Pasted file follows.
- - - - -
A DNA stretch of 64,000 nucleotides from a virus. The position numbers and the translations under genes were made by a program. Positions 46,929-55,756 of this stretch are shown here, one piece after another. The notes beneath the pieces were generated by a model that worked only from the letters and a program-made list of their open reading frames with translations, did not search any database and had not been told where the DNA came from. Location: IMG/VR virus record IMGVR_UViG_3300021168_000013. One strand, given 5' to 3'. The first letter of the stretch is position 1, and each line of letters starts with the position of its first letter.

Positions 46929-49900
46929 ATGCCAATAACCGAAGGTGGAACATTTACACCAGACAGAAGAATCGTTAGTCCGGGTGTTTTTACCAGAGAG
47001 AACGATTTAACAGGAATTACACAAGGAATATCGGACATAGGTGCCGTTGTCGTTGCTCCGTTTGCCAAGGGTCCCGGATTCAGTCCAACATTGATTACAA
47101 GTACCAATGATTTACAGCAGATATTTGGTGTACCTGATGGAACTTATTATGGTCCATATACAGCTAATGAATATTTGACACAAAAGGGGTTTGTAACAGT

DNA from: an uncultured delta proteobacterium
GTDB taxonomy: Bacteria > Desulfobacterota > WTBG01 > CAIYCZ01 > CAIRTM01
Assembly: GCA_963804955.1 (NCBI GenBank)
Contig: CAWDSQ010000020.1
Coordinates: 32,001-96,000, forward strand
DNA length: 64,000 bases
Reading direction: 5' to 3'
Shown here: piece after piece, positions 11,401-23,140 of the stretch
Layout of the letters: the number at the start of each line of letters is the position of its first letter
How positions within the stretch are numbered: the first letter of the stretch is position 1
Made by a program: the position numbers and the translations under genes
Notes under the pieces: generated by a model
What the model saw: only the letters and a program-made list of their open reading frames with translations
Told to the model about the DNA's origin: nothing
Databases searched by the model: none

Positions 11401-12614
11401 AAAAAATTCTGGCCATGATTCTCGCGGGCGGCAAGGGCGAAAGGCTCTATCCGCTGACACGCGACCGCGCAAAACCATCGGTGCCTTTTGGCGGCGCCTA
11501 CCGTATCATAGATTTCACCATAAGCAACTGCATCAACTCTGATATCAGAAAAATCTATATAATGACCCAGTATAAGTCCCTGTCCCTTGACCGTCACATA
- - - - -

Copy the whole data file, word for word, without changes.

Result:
A DNA stretch of 64,000 nucleotides from a virus. The position numbers and the translations under genes were made by a program. Positions 46,929-55,756 of this stretch are shown here, one piece after another. The notes beneath the pieces were generated by a model that worked only from the letters and a program-made list of their open reading frames with translations, did not search any database and had not been told where the DNA came from. Location: IMG/VR virus record IMGVR_UViG_3300021168_000013. One strand, given 5' to 3'. The first letter of the stretch is position 1, and each line of letters starts with the position of its first letter.

Positions 46929-49900
46929 ATGCCAATAACCGAAGGTGGAACATTTACACCAGACAGAAGAATCGTTAGTCCGGGTGTTTTTACCAGAGAG
47001 AACGATTTAACAGGAATTACACAAGGAATATCGGACATAGGTGCCGTTGTCGTTGCTCCGTTTGCCAAGGGTCCCGGATTCAGTCCAACATTGATTACAA
47101 GTACCAATGATTTACAGCAGATATTTGGTGTACCTGATGGAACTTATTATGGTCCATATACAGCTAATGAATATTTGACACAAAAGGGGTTTGTAACAGT

DNA from: an uncultured delta proteobacterium
GTDB taxonomy: Bacteria > Desulfobacterota > WTBG01 > CAIYCZ01 > CAIRTM01
Assembly: GCA_963804955.1 (NCBI GenBank)
Contig: CAWDSQ010000020.1
Coordinates: 32,001-96,000, forward strand
DNA length: 64,000 bases
Reading direction: 5' to 3'
Shown here: piece after piece, positions 11,401-23,140 of the stretch
Layout of the letters: the number at the start of each line of letters is the position of its first letter
How positions within the stretch are numbered: the first letter of the stretch is position 1
Made by a program: the position numbers and the translations under genes
Notes under the pieces: generated by a model
What the model saw: only the letters and a program-made list of their open reading frames with translations
Told to the model about the DNA's origin: nothing
Databases searched by the model: none

Positions 11401-12614
11401 AAAAAATTCTGGCCATGATTCTCGCGGGCGGCAAGGGCGAAAGGCTCTATCCGCTGACACGCGACCGCGCAAAACCATCGGTGCCTTTTGGCGGCGCCTA
11501 CCGTATCATAGATTTCACCATAAGCAACTGCATCAACTCTGATATCAGAAAAATCTATATAATGACCCAGTATAAGTCCCTGTCCCTTGACCGTCACATA